JOSH BARRO, WRITER, "VERY SERIOUS" NEWSLETTER: I mean, it's too late to have an open contest for the Democratic nomination. The filing deadline has already passed in Nevada and New Hampshire. It's coming up in literally weeks in many states. I mean the only person who's stood up a campaign is Dean Phillips, as John Fetterman points out there, I mean except for, you know, the - if we count Marianne Williamson.

And so the -- unless you're going to try to elect Dean Phillips as the Democratic nominee, which I - you know, Dean Phillips didn't even really seem to want to be here. He's basically been spending months trying to convince somebody else to run. And he's like, well, if nobody else is going to do it, I'll do it.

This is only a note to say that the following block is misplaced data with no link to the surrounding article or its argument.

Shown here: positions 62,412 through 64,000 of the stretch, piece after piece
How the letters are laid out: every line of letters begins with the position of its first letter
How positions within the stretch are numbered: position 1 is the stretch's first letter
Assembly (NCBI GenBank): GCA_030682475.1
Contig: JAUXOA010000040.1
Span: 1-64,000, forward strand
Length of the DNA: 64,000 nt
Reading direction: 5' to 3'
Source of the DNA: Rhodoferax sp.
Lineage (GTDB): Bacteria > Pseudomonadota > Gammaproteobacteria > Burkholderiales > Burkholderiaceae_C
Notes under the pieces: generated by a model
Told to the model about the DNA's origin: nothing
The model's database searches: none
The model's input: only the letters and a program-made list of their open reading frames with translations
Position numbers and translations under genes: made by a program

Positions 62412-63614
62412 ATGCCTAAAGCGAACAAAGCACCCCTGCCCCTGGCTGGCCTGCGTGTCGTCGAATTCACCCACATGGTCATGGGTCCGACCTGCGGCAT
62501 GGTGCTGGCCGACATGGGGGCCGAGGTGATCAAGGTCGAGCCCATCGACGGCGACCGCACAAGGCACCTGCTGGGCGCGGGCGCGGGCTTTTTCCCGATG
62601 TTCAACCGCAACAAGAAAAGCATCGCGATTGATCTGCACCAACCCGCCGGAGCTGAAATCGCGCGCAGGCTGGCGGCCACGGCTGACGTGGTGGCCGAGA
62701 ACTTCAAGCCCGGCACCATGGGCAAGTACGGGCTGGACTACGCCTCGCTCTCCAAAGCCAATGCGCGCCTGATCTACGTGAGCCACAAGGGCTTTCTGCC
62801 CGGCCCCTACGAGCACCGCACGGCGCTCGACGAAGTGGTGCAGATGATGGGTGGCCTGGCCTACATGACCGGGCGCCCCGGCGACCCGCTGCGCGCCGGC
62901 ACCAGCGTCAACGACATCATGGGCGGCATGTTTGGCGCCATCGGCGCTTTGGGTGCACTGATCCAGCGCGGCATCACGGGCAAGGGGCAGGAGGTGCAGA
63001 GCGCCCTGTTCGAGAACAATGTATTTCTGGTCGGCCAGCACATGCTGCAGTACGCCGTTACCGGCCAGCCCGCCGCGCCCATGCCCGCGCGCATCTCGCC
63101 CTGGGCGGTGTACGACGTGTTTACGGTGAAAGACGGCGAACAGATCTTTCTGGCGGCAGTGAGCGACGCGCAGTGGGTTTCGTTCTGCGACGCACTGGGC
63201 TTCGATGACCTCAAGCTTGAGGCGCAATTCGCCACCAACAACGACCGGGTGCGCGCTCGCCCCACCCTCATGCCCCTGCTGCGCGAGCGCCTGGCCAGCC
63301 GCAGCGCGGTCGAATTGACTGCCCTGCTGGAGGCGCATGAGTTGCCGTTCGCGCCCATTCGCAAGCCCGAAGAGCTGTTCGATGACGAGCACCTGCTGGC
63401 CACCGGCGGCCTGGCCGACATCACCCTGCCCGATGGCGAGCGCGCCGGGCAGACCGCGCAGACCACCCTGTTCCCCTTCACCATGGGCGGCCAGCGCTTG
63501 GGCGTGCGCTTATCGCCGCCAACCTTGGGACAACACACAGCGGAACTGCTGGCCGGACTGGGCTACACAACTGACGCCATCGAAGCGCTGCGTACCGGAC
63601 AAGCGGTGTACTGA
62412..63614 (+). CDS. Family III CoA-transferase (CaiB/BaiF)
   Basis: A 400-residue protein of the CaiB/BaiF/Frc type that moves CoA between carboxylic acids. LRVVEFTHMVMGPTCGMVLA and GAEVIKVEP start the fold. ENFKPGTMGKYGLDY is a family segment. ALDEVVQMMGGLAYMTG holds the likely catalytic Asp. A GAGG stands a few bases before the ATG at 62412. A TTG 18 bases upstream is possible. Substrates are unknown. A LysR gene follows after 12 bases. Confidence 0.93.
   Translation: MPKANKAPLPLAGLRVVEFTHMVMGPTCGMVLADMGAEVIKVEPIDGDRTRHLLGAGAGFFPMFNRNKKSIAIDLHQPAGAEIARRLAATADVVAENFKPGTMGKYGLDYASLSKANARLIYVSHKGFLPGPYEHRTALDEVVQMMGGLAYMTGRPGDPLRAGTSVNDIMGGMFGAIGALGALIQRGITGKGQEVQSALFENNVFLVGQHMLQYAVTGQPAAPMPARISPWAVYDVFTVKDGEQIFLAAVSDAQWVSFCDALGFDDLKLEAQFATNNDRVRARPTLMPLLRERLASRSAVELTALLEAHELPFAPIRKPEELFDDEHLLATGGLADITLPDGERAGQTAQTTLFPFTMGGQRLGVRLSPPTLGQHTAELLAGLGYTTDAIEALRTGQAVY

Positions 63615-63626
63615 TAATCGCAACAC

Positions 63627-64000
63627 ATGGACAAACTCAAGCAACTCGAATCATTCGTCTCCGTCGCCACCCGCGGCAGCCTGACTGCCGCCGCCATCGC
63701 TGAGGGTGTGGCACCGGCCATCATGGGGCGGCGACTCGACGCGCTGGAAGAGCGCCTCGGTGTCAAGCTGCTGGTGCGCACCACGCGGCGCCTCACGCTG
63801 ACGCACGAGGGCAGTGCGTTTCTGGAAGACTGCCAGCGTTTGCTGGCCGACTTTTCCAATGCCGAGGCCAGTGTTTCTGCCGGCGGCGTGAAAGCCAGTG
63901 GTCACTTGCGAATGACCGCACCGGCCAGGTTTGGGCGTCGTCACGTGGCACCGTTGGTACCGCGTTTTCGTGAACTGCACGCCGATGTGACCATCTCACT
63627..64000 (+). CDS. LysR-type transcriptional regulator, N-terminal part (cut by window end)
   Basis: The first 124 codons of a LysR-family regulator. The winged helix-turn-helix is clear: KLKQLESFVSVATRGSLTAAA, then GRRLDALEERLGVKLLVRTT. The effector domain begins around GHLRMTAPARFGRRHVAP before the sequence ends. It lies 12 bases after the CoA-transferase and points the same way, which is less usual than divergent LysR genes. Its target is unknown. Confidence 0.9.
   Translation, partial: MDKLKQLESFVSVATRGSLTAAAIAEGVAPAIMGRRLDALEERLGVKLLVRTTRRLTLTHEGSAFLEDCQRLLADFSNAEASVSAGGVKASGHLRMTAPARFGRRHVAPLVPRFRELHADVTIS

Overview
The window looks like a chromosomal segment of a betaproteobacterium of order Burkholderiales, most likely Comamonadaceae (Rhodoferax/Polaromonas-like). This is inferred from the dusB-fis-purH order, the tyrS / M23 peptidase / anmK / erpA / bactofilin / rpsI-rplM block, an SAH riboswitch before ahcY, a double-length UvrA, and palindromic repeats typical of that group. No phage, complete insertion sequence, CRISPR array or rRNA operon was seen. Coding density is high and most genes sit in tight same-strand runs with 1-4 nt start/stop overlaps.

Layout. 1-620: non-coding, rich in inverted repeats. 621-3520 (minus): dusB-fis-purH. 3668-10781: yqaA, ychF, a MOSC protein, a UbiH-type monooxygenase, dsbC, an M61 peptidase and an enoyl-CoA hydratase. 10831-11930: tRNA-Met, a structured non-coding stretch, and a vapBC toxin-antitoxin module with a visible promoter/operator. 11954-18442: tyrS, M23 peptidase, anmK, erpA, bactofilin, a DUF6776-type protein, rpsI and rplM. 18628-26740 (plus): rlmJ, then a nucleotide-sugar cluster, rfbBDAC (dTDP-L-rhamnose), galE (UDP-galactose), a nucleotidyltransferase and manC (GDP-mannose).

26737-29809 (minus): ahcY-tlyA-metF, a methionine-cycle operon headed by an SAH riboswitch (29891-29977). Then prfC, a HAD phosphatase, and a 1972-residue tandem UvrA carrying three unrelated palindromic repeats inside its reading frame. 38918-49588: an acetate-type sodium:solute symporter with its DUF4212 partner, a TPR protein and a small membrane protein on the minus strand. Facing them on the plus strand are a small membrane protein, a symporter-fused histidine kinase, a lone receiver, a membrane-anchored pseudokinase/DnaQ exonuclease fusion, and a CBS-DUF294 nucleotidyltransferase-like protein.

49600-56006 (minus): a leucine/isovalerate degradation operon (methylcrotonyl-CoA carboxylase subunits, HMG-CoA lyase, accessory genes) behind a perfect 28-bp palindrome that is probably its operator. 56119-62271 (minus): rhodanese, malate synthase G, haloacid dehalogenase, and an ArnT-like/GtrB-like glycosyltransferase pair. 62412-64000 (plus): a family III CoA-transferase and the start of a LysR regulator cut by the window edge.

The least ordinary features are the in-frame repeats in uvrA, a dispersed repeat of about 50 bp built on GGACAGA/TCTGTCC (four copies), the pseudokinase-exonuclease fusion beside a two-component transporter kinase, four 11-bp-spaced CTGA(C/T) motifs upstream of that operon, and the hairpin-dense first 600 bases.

But the problem is that, you know, this is a conversation in the Democratic Party, if it was going to have it, needed to have a year ago when there was a time for other people to stand up campaigns. Right now you literally can't get on the ballot in some of these states. If Biden withdrew tomorrow, I suppose Kamala Harris would become the frontrunner for the nomination. And with the exception of these "New York Times" polls that came out this week that everyone's so freaked out about, it's the only poll I can find this election cycle that has Kamala running better than Biden in a general election against Donald Trump. There have been dozens of polls showing that she's an even worse candidate than Joe Biden to face Donald Trump.